This article should be read in continuation with my previous one, “Does Quran contain Tasawwuf (Spirituality)”, published in Kashmir Reader, March 19, 2021, where I had argued that the subject of Tasawwuf is basically what the Quran terms as “Tazkiya”, the objectives of which can be summarised as follows:
1. Liberation from ignorance and attainment of gnosis (Ma’arifa).
2. Refinement and purification of the self (Tazkiyah-Al-Nafs).
3. Cleansing of the spiritual heart (Tasfiyah-Al-Qalb) and the enlightenment of the soul (Tajaliyah-Al-Ruh).
4. Sincerity and devotion to the creator (Ikhlas) and detachment from material and worldly concern (Zuhd).
5. Commitment to the service of all the creation of God.
These objectives of Tasawwuf can be summed in a single term: “Ihsaan”, a central Islamic concept organically related to Islam and Imaan. As far as the subject and goal of Sufism is concerned, they can’t be separated from the objectives and goal of Islam. However, a critical study of the subject reveals that the practical Sufi methodologies developed to attain genuinely Islamic objectives contain significant departures from the methodology outlined by authentic Islamic teachings as mentioned in the Quran and Sunnah.
The Quran has outrightly rejected such bad Sufis: “And do not obey him whose heart we have made heedless of our remembrance, who follow his desires, and whose affair is in neglect” [18:28]. Contrary to this, when we look at Sufi masters like Jalal Ud-Din Rumi, Sheikh Akbar Ibn-al-Arabi and Mujadid-Alfi-Saani Sheikh Ahmad Sirhindi, they all were extremely learned in the Law of Islam. Islamic authenticity is therefore the standard by which the Sufis always measure themselves, their people, and their practices, so as to be in tune with Quran and Sunnah of the Prophet (SAW).
Imam-al Shaafie said, “Be both a Faqih (knower of Islamic jurisprudence) and a Sufi; do not be only one of them.” This is also a standard by which Muslims should be judged. Muslims who have a respectable attitude towards Sufism appreciate it as a great gift from God. Muslims who reject Sufism in general, with no discussion and distinction or ignore and falsify this reality, they bring upon themselves a major crisis and in reality they cut themselves off from the light of the Prophet (SAW) and all his great followers. Therefore, to reject this legacy of Islam is the greatest betrayal of it. Sufism is the richest heritage of the Islamic legacy, based on the Quran, Prophetic Model and Law of Islam. It is innate to Islam and is not imported or improvised.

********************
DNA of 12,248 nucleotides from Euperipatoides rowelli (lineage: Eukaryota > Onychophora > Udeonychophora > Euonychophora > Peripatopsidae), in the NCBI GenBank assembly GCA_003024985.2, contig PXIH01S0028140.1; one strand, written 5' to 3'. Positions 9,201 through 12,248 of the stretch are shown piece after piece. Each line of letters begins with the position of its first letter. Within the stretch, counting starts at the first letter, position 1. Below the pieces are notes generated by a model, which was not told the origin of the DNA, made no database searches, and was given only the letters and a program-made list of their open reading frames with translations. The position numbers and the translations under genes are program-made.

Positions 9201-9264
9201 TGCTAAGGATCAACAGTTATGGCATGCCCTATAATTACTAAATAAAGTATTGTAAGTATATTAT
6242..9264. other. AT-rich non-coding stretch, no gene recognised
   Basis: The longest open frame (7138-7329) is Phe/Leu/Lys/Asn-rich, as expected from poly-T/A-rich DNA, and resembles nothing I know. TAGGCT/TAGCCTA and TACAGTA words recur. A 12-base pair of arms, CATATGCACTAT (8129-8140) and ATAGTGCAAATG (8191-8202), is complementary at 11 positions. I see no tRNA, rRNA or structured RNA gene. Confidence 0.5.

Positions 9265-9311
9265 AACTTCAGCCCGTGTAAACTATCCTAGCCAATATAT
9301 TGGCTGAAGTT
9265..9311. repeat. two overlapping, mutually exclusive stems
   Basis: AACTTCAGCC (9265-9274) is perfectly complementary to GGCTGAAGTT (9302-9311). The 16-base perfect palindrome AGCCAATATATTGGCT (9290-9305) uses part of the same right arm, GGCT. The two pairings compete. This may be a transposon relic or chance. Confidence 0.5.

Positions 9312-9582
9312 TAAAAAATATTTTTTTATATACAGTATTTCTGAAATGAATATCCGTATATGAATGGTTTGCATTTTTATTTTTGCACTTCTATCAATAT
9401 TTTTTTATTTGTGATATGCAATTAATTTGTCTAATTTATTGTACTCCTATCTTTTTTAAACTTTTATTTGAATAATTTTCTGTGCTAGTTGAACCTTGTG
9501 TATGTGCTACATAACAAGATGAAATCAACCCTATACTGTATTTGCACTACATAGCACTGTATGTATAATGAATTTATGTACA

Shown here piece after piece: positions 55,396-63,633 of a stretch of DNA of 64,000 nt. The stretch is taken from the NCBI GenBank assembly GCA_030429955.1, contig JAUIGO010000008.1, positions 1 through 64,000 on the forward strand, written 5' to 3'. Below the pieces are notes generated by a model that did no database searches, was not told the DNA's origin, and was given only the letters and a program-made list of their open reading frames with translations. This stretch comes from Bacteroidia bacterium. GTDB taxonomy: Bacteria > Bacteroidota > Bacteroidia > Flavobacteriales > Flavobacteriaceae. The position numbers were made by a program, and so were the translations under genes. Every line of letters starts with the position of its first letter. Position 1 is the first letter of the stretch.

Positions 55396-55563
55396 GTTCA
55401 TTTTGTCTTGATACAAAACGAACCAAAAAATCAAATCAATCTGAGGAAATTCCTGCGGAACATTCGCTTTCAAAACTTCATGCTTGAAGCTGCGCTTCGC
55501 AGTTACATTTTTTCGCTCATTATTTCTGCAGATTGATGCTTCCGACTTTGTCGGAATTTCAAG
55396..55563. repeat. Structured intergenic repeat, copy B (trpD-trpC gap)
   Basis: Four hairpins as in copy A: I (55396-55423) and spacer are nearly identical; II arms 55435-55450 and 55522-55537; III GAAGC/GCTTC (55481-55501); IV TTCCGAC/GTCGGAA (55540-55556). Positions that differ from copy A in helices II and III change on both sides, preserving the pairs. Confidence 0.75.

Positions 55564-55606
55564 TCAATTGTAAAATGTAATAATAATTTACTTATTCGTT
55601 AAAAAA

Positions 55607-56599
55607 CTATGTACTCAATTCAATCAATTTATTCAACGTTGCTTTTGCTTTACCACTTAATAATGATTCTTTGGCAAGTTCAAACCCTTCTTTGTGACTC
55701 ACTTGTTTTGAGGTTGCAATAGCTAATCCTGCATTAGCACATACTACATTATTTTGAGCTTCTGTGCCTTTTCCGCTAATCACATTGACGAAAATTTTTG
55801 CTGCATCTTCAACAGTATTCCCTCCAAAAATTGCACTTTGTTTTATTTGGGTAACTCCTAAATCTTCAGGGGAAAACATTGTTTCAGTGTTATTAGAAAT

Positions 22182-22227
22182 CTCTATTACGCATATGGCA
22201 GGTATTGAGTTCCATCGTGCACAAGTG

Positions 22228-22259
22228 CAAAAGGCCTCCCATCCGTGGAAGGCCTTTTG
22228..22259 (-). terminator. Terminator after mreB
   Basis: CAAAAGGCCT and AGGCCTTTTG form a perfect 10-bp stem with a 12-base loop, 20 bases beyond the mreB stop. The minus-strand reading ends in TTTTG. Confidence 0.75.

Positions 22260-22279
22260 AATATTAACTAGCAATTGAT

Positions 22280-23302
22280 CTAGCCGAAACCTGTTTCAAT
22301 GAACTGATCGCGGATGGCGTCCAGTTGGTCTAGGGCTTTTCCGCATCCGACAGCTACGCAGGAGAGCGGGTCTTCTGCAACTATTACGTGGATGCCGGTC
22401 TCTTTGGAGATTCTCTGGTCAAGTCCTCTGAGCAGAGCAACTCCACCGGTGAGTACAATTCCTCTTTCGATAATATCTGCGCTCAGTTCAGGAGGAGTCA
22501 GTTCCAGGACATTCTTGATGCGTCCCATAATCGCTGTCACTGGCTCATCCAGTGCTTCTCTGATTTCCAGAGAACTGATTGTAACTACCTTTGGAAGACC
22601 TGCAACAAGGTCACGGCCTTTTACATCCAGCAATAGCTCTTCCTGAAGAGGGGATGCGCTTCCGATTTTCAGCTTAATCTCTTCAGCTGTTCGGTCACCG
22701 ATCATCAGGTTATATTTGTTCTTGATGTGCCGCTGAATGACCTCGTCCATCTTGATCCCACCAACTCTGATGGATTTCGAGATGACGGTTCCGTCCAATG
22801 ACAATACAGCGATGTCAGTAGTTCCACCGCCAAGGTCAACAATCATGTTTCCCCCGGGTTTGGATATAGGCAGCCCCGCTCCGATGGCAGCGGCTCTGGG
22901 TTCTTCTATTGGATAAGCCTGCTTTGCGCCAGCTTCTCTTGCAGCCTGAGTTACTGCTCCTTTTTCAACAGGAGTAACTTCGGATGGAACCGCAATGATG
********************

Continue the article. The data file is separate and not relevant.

Sufism as the core legacy of Islam reflects the ultimate victory of this faith and its perfection in the last years of the Prophetic Mission. A final perfection of this religion made it accessible to all times, places, nations, and people. Allah reveals in the Holy Quran, “This day have I perfected your (Deen) religion for you, completed my favour (blessing) upon you, and have chosen for you Islam as your religion.” Some of the Quranic exegesis says this verse was revealed during the pilgrimage (Umrah) in Hudaibiya, while some say on the day of Arafat – the Prophet’s farewell pilgrimage. In any case, this revelation came towards the end of the Prophet’s earthly life (SAW). In conjunction with this verse, whatever is revealed in the Quran is also manifested in the teachings and practices of the Prophet (SAW). Around the same time as this beautiful verse was revealed, we have the famous Hadith Gabriel (narrated by Bukhari and Muslim).